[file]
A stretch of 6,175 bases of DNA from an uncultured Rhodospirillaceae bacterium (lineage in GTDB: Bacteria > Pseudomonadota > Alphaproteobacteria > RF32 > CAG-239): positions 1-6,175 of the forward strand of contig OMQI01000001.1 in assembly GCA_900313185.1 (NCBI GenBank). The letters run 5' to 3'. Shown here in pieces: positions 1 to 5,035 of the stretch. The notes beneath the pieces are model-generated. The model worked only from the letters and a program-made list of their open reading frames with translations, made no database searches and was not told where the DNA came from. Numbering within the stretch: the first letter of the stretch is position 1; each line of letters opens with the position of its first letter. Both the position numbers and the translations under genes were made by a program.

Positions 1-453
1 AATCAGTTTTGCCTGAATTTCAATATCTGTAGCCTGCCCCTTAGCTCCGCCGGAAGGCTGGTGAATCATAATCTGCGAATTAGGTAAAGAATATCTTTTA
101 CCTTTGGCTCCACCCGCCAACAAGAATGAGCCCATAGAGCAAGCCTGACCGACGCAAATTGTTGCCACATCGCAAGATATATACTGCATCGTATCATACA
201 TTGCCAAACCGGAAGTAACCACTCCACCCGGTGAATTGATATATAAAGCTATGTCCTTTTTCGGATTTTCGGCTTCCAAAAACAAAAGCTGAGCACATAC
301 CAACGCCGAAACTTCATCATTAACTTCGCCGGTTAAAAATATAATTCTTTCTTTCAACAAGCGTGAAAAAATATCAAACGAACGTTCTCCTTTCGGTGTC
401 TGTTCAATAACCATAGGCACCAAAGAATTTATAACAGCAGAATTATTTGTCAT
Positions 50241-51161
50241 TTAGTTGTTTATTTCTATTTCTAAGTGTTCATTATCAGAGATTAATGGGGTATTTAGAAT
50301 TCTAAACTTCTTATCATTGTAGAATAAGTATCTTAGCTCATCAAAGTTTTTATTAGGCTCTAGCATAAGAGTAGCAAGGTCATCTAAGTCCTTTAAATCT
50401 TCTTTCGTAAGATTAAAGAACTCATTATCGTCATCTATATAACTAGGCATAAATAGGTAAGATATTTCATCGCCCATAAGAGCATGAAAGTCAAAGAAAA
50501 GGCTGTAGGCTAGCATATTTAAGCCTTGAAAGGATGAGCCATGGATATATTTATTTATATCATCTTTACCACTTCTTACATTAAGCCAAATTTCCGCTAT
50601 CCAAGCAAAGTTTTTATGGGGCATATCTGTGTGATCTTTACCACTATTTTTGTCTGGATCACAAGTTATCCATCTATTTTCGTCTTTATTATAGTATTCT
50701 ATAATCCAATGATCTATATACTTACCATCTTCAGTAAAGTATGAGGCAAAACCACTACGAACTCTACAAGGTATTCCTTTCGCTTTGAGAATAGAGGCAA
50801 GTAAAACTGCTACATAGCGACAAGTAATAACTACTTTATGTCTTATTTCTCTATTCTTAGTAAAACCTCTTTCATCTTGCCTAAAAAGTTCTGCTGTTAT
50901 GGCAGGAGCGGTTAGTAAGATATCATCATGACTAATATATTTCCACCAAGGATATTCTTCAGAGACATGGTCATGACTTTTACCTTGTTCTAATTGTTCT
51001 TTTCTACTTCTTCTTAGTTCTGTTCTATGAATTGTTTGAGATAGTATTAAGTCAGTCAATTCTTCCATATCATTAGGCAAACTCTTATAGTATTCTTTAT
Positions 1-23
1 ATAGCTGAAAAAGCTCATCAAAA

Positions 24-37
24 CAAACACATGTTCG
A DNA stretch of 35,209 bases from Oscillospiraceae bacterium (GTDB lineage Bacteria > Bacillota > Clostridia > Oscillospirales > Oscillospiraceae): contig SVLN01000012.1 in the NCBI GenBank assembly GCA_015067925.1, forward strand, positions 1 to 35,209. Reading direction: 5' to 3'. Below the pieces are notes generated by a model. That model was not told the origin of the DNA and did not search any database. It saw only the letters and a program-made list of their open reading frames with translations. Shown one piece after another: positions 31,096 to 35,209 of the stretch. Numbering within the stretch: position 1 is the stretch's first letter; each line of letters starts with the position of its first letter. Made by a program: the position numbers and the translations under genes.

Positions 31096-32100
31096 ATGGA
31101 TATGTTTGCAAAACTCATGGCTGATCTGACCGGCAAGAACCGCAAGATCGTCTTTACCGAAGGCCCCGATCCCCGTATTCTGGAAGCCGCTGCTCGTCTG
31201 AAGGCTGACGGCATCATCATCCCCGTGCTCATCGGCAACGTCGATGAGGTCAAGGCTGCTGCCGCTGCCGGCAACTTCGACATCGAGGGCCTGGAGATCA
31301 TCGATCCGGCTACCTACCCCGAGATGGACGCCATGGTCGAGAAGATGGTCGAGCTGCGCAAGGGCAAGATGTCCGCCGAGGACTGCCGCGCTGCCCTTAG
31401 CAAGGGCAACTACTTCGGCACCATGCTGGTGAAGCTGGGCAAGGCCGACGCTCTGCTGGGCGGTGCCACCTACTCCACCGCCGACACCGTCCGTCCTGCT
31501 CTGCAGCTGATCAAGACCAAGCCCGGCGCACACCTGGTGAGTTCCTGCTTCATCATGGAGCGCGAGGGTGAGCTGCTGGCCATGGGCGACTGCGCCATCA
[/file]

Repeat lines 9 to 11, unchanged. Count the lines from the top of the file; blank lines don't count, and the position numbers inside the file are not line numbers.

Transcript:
50241 TTAGTTGTTTATTTCTATTTCTAAGTGTTCATTATCAGAGATTAATGGGGTATTTAGAAT
50301 TCTAAACTTCTTATCATTGTAGAATAAGTATCTTAGCTCATCAAAGTTTTTATTAGGCTCTAGCATAAGAGTAGCAAGGTCATCTAAGTCCTTTAAATCT
50401 TCTTTCGTAAGATTAAAGAACTCATTATCGTCATCTATATAACTAGGCATAAATAGGTAAGATATTTCATCGCCCATAAGAGCATGAAAGTCAAAGAAAA